Lose the Email to De-Stress at Work

   By drodriguez  May 22, 2012

When stress enters into the workplace it may be difficult to ease the anxiety when you’ve got a full workload sitting in front of you. But a new study reveals a simple way to take a vacation from stress in the workplace while increasing productivity.

Business News Daily reports about the University of California (UCI) study that found workers who were cut off from their work email were better able to focus and had lower stress levels than those who were still linked in to email.

The workers involved in the study were hooked up to heart monitors and the results showed that those who were still able to check their work email had higher heart rates and were constantly in a “high alert” state.

The workers who were disconnected from their work email for five full days experienced a more natural, steady heart rate and reported feeling that they were more focused and dealt less with stressful interruptions. The only downside is that workers without email also reported feeling more isolated in the workplace.

Co-author of the study, Gloria Mark, explains how employers might be able to use the study to their advantage in the future. Mark says, “We found that when you remove email from workers' lives, they multitask less and experience less stress.” And she adds, “Email vacations on the job may be a good idea. We need to experiment with that.”

What do you think of the study that finds a correlation between lower stress levels and being cut off from email on the job?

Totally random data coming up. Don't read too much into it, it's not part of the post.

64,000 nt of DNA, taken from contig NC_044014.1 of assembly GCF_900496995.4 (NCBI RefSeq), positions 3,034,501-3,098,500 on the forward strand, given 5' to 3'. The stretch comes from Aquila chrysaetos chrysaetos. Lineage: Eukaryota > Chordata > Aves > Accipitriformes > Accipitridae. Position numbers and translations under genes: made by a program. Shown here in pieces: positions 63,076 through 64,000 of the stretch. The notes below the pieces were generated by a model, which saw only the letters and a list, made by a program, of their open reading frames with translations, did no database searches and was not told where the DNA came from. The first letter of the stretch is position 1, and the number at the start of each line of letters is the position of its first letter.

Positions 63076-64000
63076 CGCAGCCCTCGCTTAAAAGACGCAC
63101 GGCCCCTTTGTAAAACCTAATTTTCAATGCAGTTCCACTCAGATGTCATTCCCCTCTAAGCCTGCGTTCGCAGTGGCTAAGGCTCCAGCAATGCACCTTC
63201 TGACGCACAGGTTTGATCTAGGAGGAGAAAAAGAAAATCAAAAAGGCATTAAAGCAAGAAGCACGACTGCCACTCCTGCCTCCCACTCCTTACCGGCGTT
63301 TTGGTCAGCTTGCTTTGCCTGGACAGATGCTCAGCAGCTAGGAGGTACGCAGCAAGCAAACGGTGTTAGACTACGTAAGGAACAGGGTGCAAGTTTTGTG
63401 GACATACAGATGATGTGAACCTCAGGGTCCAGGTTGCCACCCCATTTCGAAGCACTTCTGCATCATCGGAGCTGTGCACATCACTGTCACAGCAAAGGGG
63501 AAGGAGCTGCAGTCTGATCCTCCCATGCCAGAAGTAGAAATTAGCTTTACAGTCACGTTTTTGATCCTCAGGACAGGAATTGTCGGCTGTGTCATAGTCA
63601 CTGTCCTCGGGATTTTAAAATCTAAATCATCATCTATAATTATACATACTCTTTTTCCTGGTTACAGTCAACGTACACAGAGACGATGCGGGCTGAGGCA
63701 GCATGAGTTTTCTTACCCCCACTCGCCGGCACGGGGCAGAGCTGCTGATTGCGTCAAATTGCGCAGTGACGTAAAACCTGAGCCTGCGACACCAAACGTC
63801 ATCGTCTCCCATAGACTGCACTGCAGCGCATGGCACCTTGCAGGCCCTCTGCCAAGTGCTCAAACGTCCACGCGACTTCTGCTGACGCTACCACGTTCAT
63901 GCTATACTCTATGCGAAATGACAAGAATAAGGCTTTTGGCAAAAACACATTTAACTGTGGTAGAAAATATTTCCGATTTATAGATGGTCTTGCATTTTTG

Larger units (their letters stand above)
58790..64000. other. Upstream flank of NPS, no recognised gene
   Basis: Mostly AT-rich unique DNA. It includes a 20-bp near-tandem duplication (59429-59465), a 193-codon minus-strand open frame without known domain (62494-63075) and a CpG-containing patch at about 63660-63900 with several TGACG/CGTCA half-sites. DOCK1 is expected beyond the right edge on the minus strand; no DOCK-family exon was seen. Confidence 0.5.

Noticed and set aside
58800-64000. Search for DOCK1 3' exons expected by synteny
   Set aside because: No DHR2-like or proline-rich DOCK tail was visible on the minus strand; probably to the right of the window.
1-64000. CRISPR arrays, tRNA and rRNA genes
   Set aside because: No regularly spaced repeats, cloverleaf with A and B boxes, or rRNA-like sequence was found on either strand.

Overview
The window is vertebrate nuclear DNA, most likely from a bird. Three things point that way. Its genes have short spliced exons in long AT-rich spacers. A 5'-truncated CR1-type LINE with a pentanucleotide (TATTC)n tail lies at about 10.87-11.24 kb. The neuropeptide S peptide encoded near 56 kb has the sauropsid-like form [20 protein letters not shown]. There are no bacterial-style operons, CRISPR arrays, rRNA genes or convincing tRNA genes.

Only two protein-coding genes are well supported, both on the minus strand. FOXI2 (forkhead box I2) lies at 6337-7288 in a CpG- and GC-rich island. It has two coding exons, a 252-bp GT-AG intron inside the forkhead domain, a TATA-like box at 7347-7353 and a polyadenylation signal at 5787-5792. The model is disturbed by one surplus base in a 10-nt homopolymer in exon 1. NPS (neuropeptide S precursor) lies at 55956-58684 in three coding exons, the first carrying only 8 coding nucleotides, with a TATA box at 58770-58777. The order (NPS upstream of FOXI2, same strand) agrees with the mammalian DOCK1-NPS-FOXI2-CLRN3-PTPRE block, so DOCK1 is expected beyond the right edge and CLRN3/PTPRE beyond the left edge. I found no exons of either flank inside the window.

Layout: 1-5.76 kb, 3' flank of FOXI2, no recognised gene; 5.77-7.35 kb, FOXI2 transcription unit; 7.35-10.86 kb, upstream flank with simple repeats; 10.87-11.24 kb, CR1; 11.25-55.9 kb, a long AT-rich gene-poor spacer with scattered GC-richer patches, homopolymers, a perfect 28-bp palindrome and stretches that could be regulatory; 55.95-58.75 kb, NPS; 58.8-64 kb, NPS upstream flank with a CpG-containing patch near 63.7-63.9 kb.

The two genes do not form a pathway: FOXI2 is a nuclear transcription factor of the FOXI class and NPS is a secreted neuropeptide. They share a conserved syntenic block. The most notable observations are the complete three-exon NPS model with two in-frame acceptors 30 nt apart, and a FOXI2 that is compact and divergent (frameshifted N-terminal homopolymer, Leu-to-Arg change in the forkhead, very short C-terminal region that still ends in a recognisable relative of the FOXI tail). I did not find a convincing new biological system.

Do you think taking a vacation from email in the workplace would help lower stress levels?

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lweaver021 by lweaver021 | RALEIGH, NC
May 24, 2012

Turning off the pesky alerts helps alot!

Ladysteeler by Ladysteeler | GREENSBORO, NC
May 24, 2012

Yes I do because if your checking emails while working and find other tasks, followups in email, they become detractions and keep you from full concentration on the task at hand. Just something else to worry about .

basilandcatnip by basilandcatnip | GARLAND, TX
May 22, 2012

I prefer email over calls, fewer interruptions since I'm replying when I'm finished with tasks and email requires less time per email than the equivalent call. The trick is schedule times in the day that you look at emails and reply in one block of time (unless it's a 911 issue) vs checking every few minutes and replying to each one.